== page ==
31 Responses to “A Glorious Festa della Repubblica”

  1. Gian Banchero

    The photo of the father holding his son who’s in the blue shirt with the red bandana, is pure Renaissance, beautiful…

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  2. Kris Harris

    Amazing pictures! The children are so excited and honored to be a part of this celebration…love it.
    Craig and I can’t wait to see and experience you’re incredible slice of Italy!
    Until then,
    Kris

    Reply
  3. Linda Boccia

    Too much male testosterone with the emphasis on war and violence. And why not include females if the festivities are that wonderful? As participants and not s bystanders. And yes, I am very familiar with Italian history and the various wars between city states, regions and the occupations of various groups!!

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  4. Anne Robichaud

    Linda, no violence AT all during CERI events May 15 – end of May – June 2nd: this is about honor to their patron saint, Ubaldo…a “race” only in the sense of fast running: Ubaldo is ALWAYS first, Giorgio is 2nd, Antonio last…and ALL are headed up to the Basilica di Sant’Ubaldo in his honor (he died May 16th, mid 11th c..and the vigil is most sacred, hence the race on the 15th).
    Girls can run the piccoli if they wish…the other ones are too heavy but girls often run as “braccieri”, i.e. shoulder supports to the ceraioli. ps ALL the Ceretti hugged each other when inside the Basilica di S. Ubaldo at race end

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  5. David Fleming

    How lucky we in the States are to experience this unique festival through Anne’s vivid account. Pictures are fantastic!!

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  6. Gian Banchero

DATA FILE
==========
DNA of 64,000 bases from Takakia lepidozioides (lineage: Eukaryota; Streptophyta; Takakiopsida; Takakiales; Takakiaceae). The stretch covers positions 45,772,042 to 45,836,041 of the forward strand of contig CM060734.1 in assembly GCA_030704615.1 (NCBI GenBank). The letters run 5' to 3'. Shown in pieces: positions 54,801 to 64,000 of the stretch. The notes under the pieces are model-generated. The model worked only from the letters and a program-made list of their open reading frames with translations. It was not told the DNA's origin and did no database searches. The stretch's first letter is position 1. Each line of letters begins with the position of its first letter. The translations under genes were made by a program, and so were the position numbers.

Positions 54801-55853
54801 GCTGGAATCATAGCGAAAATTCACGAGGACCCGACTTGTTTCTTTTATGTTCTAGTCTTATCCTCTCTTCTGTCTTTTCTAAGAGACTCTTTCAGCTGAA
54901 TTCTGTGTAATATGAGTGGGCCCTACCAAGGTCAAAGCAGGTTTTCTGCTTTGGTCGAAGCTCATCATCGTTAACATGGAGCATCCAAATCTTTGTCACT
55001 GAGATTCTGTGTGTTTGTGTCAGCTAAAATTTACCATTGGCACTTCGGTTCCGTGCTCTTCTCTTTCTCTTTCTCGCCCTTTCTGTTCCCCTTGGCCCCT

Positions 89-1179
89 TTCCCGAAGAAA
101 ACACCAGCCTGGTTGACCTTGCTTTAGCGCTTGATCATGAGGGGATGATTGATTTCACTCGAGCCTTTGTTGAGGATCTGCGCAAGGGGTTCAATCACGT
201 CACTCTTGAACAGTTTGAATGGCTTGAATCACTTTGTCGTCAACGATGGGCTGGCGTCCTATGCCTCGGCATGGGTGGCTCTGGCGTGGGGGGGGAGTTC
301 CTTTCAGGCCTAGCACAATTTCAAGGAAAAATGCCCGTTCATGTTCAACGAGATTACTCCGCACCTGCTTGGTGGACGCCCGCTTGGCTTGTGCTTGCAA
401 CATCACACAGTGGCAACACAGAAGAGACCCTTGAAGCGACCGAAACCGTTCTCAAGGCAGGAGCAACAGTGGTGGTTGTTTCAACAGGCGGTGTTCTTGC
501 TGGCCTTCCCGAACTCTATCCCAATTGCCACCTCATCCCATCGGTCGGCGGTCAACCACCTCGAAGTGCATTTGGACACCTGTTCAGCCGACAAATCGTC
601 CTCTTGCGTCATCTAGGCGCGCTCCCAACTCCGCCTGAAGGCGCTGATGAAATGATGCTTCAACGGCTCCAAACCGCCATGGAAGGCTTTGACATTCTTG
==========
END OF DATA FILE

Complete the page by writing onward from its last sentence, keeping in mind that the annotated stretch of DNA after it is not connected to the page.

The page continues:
Oh cara Linda Boccia, per favore, relax, I’m yet to have read in an article about womens’ celebrations as being an estrogen celebration that must be tempered by the inclusion of males… Boys eat off the presence of older males, this is a need that’s made manifest at about the age of seven. Though women indeed have an important part of a boy’s life it’s very difficult, but not impossible, for them to lead young men into mature adulthood. Celebrations as such reinforce needed bonding.

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  7. Silvana Schsuter

    Grazie Anne . . . what a delightful and joyous display of family and community unity in the enjoyment and participation of the inhabitants. Great pictures.

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  8. Louise Ostrov

    What a great account of the event. Our group of 8 can’t wait for you to lead us on some adventures!

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  9. Angela Melczer

    Love this post! Lovethe faces of these cherubs and the colorfuk photos are the best!

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  10. Jan Johnson

    Thank you Anne. Family and community pride – Italian characteristics that many other nations would benefit from remembering. Just another reason why I love Italy!

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  11. Suzanne and Jack

    Thank you for bringing these festivals to us through your descriptive writing. Having experience the race of the Ceri on May 15 (2011) I can imagine the excitement, colour and passion these young enthusiastic children bring to their day.
    Your writings continue to delight. Thank you.

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  12. Mary Cappiello

    Loved your descriptive with these pictures, Annie. You can just see and feel the pride and happiness of the different generations at this celebration from your telling of it.

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  13. Beautiful, Anna! As always you have captured through your words and touching photos the passione of Italiani for their history, family and tradition. These beautiful qualities capture us all when we visit bella Italia and keep us coming back for more. Grazie, Anne for capturing it so vividly for us!

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  14. Tom & Cissy Wilson